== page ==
The International Ceramics Festival Mino Executive Committee has announced the winning artworks of "11th International Ceramics Competition Mino".
All award winners and honorable mentions will be displayed in an exbitition at the Ceramics Park MINO from September 15th, 2017.
If you are interested in Mino ware, you may also enjoy our new article "The Story of Mino Ware (Part 1).
A video introduction to a new log house café in the mountains of Tajimi.
Cafe montana - a relaxing space in the mountains of Tajimi - opens to the public on August 22.e
The café is located near the strawberry and blueberry fields of Tsuzuhara, and the berries will be an important part of the menu in desserts and juices once they have been harvested. The area also provides a rich variety of vegetables. Breakfast will be one of the café's big sales points, as well as a delicious lunch. Breakfasts in the area are huge, cheap, and great value for money, compared to Tokyo, for example!
Business hours from September 01: 06:30 - 16:00.
Locate on Google Maps, here.
An article about how to navigate away from the crowds that are even starting to invade rural Japan.
In a humorous article for the Atlantic by an “old Japan hand”, Charles C. Mann, the author lists three Laws for how not to travel in Japan:
During a trip in 2006 in Shikoku - during Golden Week - he tested the Laws, and found that Law No. 1 is “definitely not true”, Law No. 2 is “definitely true”, and Law No. 3 is “slightly true”.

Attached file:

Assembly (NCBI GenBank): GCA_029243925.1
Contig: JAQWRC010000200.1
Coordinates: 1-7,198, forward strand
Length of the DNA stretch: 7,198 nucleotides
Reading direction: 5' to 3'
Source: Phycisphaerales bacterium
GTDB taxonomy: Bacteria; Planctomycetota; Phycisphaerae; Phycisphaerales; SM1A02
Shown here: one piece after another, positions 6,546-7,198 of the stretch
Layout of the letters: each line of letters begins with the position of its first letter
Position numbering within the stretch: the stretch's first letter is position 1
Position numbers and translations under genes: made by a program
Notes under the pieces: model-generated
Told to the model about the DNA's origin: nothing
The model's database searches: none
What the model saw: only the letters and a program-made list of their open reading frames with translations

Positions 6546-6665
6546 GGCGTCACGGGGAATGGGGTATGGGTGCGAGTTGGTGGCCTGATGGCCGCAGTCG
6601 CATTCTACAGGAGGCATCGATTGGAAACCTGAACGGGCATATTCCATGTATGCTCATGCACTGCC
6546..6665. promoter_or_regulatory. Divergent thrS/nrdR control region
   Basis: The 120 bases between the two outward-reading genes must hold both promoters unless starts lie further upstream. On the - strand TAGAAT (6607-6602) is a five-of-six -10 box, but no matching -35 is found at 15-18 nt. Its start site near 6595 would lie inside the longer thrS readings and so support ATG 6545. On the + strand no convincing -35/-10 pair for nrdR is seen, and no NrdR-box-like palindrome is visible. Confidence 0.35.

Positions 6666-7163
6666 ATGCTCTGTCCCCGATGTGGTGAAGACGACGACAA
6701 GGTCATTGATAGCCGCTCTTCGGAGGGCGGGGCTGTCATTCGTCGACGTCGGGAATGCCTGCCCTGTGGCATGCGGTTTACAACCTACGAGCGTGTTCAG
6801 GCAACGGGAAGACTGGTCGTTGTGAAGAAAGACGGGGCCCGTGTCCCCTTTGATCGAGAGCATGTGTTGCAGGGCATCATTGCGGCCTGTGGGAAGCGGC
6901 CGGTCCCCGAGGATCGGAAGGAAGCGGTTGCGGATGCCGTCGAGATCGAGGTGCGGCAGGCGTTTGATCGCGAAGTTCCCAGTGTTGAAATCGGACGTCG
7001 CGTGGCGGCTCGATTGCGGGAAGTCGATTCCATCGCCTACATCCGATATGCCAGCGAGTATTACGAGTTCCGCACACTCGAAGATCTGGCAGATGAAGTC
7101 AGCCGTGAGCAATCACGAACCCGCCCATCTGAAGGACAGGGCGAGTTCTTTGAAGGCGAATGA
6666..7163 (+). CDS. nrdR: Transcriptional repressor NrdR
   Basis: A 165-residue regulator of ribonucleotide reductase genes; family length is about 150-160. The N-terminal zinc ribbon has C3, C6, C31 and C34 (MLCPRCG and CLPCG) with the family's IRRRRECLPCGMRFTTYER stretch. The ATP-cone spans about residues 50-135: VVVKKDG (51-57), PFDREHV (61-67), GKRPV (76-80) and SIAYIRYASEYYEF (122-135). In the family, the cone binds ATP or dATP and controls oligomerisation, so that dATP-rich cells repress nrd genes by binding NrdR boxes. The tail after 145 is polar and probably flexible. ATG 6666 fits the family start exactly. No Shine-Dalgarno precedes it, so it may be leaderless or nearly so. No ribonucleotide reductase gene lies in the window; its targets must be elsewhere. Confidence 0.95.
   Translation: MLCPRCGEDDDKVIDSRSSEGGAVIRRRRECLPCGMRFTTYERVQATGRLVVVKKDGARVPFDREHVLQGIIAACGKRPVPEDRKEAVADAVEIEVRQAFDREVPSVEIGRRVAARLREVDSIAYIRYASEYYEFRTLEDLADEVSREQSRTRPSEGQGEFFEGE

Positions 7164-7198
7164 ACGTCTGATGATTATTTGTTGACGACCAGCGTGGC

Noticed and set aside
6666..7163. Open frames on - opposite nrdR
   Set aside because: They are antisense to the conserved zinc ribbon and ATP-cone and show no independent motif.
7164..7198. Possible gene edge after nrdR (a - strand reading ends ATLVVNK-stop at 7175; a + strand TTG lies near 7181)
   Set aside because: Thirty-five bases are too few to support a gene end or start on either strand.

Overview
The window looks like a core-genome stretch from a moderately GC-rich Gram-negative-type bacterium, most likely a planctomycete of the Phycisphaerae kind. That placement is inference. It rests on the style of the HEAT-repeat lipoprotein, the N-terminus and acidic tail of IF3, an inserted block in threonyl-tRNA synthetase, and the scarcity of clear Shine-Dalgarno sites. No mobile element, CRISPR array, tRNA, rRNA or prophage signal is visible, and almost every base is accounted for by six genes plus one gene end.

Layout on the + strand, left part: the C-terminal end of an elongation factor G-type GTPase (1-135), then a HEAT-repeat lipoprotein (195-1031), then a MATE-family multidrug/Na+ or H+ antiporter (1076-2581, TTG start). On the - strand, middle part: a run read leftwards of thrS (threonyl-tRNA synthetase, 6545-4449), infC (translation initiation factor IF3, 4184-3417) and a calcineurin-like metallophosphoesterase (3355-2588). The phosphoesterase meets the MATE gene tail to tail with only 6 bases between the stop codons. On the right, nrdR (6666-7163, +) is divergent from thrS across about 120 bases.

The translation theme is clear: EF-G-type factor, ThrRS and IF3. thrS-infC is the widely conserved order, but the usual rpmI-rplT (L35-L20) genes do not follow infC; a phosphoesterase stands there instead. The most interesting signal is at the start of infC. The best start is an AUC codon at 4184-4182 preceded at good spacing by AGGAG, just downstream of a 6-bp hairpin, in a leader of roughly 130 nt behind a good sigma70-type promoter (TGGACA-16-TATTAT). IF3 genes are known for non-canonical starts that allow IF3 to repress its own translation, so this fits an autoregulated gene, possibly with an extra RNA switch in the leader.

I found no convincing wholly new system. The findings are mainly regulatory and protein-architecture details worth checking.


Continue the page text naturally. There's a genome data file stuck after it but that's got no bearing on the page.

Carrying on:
As a proponent of travel to rural Japan, I have to disagree with his conclusion on Law No. 3. The Law is not even “slightly true”! :-)
As Mann notes, many foreigners who have visited rural Japan finds it to be “as free of English speakers as, say, the Ozarks are of Japanese speakers. You will get lost, is the advice. Terribly, terribly lost.”
That is the idea behind Law No. 3. No English, no fun. But Law Number 1 (Do Not Rent a Car) is, as we shall see, also related to this. I have to tell you, Mr Mann’s article has gotten a little outdated here. The real reason for Rule No. 1, he says, is the terrible maps car rental companies will give you. Not only will you get lost because people can’t speak English, but because Japanese road maps are incomprehensible. Well, this was 2006. Now we have Google/Apple Maps, and they get smarter every day!